row in the ground, or in clefts of rocks, for their winter sleep. We once saw twenty-six black snakes taken from one burrow beneath the roots of a partially-fallen tree, in February. Other observers have found a much larger number. We are informed that more than 300 have been found in a single burrowing-place, and that many species, venomous and non-venomous, sometimes resort to the same rendezvous and hibernate together. In the tropics the anaconda (Fig. 6), and perhaps other species of serpents, sometimes hibernate during the dry season of summer in the hardened mud of dried-up pools. It is by the power to hibernate that serpents survive during the winters of temperate climates, but they seem unable to withstand the extreme and long-continued cold of the arctic zone. There, serpents, and indeed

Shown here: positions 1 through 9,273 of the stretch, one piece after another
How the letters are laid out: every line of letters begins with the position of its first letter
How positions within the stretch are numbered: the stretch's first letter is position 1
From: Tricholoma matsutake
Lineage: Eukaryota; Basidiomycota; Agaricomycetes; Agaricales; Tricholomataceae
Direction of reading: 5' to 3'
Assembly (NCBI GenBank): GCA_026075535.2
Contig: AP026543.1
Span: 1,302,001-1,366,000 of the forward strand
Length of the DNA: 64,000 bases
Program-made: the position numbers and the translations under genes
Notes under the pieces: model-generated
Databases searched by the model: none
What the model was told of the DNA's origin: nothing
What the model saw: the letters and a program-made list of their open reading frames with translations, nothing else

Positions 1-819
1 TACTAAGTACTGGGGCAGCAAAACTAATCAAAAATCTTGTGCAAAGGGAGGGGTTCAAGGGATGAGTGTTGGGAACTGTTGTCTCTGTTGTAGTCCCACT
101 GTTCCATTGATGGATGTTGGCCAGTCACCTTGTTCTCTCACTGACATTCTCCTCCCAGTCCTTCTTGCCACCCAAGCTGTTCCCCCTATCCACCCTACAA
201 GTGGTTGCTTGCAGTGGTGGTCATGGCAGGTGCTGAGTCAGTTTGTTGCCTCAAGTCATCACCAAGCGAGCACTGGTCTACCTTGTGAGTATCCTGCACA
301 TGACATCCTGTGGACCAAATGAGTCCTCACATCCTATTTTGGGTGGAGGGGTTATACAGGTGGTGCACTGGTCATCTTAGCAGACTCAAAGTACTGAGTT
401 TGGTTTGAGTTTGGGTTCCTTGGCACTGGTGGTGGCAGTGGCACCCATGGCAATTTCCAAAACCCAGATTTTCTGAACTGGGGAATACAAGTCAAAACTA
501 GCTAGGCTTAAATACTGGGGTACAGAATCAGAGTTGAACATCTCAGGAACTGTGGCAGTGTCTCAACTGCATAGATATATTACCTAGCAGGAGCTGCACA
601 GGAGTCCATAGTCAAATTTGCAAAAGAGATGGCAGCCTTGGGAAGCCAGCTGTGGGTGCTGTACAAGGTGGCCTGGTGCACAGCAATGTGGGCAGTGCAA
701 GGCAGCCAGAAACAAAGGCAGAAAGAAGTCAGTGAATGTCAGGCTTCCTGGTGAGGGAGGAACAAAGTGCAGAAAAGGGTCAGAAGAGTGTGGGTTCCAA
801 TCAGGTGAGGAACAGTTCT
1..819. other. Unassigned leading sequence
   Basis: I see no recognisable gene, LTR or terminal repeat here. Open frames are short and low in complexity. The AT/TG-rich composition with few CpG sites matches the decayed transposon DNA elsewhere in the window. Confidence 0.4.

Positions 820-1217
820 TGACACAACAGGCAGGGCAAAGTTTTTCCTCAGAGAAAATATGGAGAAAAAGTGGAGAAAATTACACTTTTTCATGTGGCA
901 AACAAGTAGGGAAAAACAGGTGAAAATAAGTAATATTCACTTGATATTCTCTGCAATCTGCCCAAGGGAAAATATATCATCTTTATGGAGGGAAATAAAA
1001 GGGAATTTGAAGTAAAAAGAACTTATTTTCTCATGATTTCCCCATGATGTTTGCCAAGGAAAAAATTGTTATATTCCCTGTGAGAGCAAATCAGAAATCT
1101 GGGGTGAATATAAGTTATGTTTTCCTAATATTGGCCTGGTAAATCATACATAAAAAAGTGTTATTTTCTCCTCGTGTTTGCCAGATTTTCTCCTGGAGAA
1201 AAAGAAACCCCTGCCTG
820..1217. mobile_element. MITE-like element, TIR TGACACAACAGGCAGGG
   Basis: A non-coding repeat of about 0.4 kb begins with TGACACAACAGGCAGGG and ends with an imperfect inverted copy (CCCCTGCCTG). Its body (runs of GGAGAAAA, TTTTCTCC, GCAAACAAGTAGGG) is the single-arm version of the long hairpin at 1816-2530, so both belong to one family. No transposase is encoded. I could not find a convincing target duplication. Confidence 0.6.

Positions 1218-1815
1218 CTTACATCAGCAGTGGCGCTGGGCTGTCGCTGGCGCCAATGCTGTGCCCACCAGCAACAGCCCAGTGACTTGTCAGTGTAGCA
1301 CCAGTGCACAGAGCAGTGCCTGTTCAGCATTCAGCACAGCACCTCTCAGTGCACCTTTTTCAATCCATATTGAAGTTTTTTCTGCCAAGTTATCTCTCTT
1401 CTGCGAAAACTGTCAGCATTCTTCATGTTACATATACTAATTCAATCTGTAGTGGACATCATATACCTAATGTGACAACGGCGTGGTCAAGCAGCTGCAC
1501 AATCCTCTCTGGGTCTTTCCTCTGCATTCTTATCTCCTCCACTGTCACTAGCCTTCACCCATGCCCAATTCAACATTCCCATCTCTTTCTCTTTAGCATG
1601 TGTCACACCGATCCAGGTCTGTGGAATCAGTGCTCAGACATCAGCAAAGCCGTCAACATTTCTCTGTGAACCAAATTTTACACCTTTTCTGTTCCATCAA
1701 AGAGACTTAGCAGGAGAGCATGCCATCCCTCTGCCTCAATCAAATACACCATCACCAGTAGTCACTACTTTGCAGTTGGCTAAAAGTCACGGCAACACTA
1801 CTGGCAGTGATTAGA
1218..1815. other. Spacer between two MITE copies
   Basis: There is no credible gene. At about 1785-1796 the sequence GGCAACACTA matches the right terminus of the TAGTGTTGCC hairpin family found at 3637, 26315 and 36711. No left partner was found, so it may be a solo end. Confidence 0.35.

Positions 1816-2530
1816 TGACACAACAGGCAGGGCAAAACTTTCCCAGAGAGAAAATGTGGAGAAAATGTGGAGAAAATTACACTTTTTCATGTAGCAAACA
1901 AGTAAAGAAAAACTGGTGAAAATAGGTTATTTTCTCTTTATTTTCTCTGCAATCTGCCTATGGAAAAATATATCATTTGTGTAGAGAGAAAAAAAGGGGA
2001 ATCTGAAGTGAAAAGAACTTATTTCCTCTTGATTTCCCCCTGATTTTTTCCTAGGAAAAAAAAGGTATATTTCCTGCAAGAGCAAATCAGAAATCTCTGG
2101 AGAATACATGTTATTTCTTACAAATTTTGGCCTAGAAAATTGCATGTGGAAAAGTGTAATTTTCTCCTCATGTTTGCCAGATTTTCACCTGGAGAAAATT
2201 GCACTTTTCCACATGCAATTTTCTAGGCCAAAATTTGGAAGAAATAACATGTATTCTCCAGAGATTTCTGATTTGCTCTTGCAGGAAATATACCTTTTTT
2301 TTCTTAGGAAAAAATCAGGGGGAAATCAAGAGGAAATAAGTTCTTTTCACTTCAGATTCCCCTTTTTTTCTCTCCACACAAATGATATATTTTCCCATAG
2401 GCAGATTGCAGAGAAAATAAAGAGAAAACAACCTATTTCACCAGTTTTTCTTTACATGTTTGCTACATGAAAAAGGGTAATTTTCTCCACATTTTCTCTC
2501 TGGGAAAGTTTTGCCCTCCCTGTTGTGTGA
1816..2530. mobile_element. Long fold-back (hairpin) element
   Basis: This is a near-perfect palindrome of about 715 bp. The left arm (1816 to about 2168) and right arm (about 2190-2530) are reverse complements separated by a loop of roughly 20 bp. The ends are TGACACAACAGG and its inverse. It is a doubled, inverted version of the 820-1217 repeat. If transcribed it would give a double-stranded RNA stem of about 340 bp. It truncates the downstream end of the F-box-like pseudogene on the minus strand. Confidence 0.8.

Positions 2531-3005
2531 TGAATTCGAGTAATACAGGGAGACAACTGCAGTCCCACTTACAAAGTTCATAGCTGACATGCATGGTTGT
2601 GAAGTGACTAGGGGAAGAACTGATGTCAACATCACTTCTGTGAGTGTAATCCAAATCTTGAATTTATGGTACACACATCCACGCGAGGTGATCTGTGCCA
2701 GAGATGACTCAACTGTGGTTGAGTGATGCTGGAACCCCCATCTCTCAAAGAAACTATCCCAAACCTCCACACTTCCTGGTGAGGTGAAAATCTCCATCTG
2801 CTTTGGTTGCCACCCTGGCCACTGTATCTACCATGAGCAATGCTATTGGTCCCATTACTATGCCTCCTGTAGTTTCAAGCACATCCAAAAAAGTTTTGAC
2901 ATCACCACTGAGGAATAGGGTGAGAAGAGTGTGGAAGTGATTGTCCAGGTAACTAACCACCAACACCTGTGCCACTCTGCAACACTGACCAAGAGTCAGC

reptiles of all kinds, are rare, and frequently are entirely wanting. In the Falkland Islands, Terra del Fuego, and the mountains of Southern Patagonia, no serpents have been found. The persistence of vitality in serpents is extraordinary, and continues after great mutilations. They are said to have lived several days after removal of the head and viscera. One placed in a vacuum twenty-four hours still showed signs of sensibility; and, many hours after decapitation, a rattlesnake would plunge its headless trunk as in the usual act of striking.